Should you friend your doctor on Facebook?
It’s a question that’s gaining increasing relevance as Facebook increases its social networking dominance.
I’ve touched upon the issue in the past. So has the New England Journal of Medicine.
Washington, DC physician Katherine Chretian gives her take on the issue in a recent USA Today op-ed. She is an expert of the Facebook-medicine intersection, having authored a JAMA study on the issue.
She says, no, doctors should not be friending their patients:
Having a so-called dual relationship with a patient — that is, a financial, social or professional relationship in addition to the therapeutic relationship — can lead to serious ethical issues and potentially impair professional judgment. We need professional boundaries to do our job well.
Furthermore, there’s the little matter of patient privacy and HIPAA. I wasn’t aware of this, but simply becoming Facebook friends with patients can infringe upon uncertain ground:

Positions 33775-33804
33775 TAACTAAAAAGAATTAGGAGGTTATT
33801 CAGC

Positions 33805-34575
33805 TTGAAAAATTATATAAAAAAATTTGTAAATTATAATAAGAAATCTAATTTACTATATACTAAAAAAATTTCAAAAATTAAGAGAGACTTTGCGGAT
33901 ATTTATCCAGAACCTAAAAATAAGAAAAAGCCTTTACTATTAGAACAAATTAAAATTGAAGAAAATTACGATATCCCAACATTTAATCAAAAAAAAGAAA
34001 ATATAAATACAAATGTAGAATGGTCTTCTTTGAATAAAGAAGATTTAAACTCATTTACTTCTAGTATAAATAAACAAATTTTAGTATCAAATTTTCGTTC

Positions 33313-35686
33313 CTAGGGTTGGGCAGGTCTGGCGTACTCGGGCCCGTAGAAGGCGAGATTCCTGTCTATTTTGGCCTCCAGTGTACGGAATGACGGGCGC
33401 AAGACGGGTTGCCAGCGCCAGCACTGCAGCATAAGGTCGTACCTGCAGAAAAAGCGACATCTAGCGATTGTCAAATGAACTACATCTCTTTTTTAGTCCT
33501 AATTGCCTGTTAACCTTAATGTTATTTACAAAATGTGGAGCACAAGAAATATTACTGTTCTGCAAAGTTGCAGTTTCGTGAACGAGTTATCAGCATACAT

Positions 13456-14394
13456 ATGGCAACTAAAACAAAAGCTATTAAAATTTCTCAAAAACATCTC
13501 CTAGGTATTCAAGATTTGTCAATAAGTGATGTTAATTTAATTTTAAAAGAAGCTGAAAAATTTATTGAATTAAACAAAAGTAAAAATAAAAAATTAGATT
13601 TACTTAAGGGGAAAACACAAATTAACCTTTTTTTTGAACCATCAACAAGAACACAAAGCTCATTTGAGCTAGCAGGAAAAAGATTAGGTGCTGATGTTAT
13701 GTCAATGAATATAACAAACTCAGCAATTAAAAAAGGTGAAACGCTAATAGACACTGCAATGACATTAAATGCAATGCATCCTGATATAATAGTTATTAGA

Much more serious are the potential threats to patient privacy that can occur when patients and physicians are communicating on a public platform such as Facebook.
Violations of the Health Insurance Portability and Accountability Act, the law that protects against unauthorized disclosure of identifying health information, can result in fines up to $250,000 and/or imprisonment, besides being an ethical breach. The mere existence of a patient-physician relationship (e.g. having others suspect a Facebook friend is a patient) could be a violation of HIPAA.
Facebook pages, which many doctors and practices have — KevinMD.com is no exception — are the best way to interact with patients. Separate your personal and professional entities on Facebook.